Crabby hadn't gotten around to rearranging the deck for winter until the first night it was going to freeze earlier this week and then she did it only so the plants that can survive winter were properly protected.

This morning, something crunched under her feet in the kitchen – stray cat food – and Crabby realized she hadn't swept the floor in a week. It was awful looking.

She has had everything she needs for touch-up painting on some windows and doors for one whole year right out on a counter where she can't miss seeing it. But now it just blends in with the décor rather than reminding her to do the work.

Crabby meant to buy some bulbs this fall to plant in a drab, little strip of dirt along the driveway and didn't do that either.

Even the blog suffers. Crabby's been meaning to update the Elderbloggers List for about two months; there are a bunch of new ones she would like you to know about and still she has not done it.

Last January, she determined to do a redesign of TGB – it's more than five years old – and here it is, almost January again still waiting with only a page of notes made.

The only item Crabby can be pleased about is that she has stuck to her promise to shower and dress within two hours of rising. For a long time it was not uncommon for her to be at the computer in her granny gown and fuzzy slippers until noon.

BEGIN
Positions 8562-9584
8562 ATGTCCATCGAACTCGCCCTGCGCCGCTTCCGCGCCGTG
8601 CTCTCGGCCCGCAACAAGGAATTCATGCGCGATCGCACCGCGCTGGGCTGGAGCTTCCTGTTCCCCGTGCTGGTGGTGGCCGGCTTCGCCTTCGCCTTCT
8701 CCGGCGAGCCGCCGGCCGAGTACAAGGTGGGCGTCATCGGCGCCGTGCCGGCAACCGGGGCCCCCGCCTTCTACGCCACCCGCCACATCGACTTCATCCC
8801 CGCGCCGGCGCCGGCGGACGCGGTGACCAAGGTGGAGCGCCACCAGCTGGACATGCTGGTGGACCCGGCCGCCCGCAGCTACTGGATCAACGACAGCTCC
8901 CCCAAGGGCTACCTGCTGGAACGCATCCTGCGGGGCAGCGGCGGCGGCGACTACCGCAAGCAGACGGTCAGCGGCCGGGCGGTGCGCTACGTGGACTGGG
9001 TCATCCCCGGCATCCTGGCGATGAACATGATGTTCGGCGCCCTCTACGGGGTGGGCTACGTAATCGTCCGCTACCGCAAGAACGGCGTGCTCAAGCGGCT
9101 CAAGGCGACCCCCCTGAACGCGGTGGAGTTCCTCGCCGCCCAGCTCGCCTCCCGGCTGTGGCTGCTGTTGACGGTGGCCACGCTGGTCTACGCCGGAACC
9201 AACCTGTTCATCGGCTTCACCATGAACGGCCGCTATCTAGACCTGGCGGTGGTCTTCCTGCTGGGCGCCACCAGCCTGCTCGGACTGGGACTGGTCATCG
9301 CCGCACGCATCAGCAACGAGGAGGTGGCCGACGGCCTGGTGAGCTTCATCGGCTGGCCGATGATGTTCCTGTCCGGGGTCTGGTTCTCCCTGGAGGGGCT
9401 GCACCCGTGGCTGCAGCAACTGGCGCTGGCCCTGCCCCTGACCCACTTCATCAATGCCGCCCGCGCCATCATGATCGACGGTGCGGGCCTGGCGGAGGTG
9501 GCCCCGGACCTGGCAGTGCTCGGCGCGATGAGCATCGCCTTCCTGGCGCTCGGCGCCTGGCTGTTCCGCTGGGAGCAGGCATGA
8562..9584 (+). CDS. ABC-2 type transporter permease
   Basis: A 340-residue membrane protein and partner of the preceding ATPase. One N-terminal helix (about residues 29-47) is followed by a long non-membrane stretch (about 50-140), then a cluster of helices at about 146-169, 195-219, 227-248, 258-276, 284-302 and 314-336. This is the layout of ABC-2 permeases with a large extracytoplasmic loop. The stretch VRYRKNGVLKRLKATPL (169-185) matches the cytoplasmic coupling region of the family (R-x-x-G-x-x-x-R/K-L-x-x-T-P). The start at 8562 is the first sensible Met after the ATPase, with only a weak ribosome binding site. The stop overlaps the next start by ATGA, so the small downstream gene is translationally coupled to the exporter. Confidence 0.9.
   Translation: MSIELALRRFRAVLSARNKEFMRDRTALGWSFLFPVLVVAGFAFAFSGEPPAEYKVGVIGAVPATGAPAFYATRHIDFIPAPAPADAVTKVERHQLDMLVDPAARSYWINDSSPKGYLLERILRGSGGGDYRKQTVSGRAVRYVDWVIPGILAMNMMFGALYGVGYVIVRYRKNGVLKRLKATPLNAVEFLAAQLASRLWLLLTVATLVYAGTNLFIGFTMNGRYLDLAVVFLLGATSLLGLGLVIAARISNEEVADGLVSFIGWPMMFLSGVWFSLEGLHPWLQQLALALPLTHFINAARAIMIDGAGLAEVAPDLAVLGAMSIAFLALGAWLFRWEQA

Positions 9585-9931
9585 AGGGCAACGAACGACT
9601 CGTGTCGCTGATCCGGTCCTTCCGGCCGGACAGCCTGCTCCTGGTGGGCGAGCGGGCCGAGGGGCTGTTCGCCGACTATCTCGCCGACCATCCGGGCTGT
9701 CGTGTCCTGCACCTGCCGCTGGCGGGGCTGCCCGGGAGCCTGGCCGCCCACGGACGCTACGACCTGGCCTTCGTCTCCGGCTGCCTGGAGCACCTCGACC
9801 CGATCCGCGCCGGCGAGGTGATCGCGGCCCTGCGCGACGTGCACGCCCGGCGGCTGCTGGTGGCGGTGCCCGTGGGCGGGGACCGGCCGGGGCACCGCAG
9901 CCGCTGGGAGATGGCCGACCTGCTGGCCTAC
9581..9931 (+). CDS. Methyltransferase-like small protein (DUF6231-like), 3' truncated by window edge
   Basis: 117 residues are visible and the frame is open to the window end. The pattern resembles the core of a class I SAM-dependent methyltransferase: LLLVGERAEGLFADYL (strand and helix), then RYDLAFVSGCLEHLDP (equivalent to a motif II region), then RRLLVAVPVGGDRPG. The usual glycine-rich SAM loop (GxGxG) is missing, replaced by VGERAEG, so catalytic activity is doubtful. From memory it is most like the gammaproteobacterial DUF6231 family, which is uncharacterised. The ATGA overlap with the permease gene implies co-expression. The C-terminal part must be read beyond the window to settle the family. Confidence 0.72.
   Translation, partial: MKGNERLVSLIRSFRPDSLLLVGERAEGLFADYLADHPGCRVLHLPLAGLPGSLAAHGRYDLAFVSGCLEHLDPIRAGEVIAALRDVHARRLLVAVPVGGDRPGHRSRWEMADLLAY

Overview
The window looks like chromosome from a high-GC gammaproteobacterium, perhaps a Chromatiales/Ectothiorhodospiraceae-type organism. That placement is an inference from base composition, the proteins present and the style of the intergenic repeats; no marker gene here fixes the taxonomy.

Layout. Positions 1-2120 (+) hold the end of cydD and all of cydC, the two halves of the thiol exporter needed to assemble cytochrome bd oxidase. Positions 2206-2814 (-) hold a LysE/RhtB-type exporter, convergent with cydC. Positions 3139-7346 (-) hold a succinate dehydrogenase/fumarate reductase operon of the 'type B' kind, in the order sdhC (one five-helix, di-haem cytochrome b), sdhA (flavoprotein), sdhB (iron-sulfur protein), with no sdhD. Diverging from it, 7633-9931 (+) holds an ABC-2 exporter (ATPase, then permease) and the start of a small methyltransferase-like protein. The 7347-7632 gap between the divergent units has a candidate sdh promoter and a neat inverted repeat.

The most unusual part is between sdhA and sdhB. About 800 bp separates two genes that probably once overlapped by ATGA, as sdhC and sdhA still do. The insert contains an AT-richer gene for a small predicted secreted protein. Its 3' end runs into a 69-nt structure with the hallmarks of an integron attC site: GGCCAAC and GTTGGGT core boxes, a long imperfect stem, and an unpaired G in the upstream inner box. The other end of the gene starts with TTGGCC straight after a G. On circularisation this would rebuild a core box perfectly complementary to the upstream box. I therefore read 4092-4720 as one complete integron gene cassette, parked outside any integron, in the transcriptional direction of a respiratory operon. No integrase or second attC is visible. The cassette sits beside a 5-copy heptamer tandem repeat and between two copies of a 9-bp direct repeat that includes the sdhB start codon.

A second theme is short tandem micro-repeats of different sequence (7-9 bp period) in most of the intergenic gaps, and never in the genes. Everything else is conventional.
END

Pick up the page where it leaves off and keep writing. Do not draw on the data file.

So what does Crabby have to show for the extra time she's gained from her sloth? Maybe half a dozen more books read, but she can't think of anything else.

Worse, Crabby resents herself every day for blowing off both normal upkeep and larger projects. Several times a week, she has a conversation with herself. So what, she says. You do get around to the important stuff before anything gets too icky and who cares if the painting project is put off for a year.

Well, says the other voice, because you become irritated with yourself and if you'd just do those chores, you wouldn't have to listen to yourself. It's like being your own mother AND daughter – nag, nag, nag.

And so on...

Crabby considered wrestling her tidy side into submission and living happily with her sloth until she asked herself what would happen if she lives to be as old as Millie Garfield or Darlene Costner or Mort Reichek – all in their eighties. Would she put off the painting for another 15 years?

That's scary. Now Crabby is wondering if sloth is inevitable in retirement or if she's going through a phase.


Another episode of Life (Part 2) has been posted. This one is about a subject that may be even more taboo than sex and religion: money. Here is a short clip.

You can watch the entire episode here.


At The Elder Storytelling Place today, Jeanne Waite Follett: Safe Haven


Comments

Maybe it's the position of the moon that does this...I say tongue in cheek.

Ronni, unemployed for 5 months now, I did not plan to retire and am fighting it. Every day, I do look for jobs. That is my full time job.

Disheartened, I too have left home projects undone; sometimes don't get dressed at all; don't blog on a given day; and more.

I feel less energy which may be a form of depression or just lack of motivation. I choose the latter. I love people but somedays, don't want to talk or see anyone.

Since reading your blog this morning, I feel better...misery loves company? No, I realize we must all go through these "phases" of adjustments in life that don't meet our expectations. We're not stupid. We know, for the most part, our lives are what we make of them...yet....what do we want to make of them?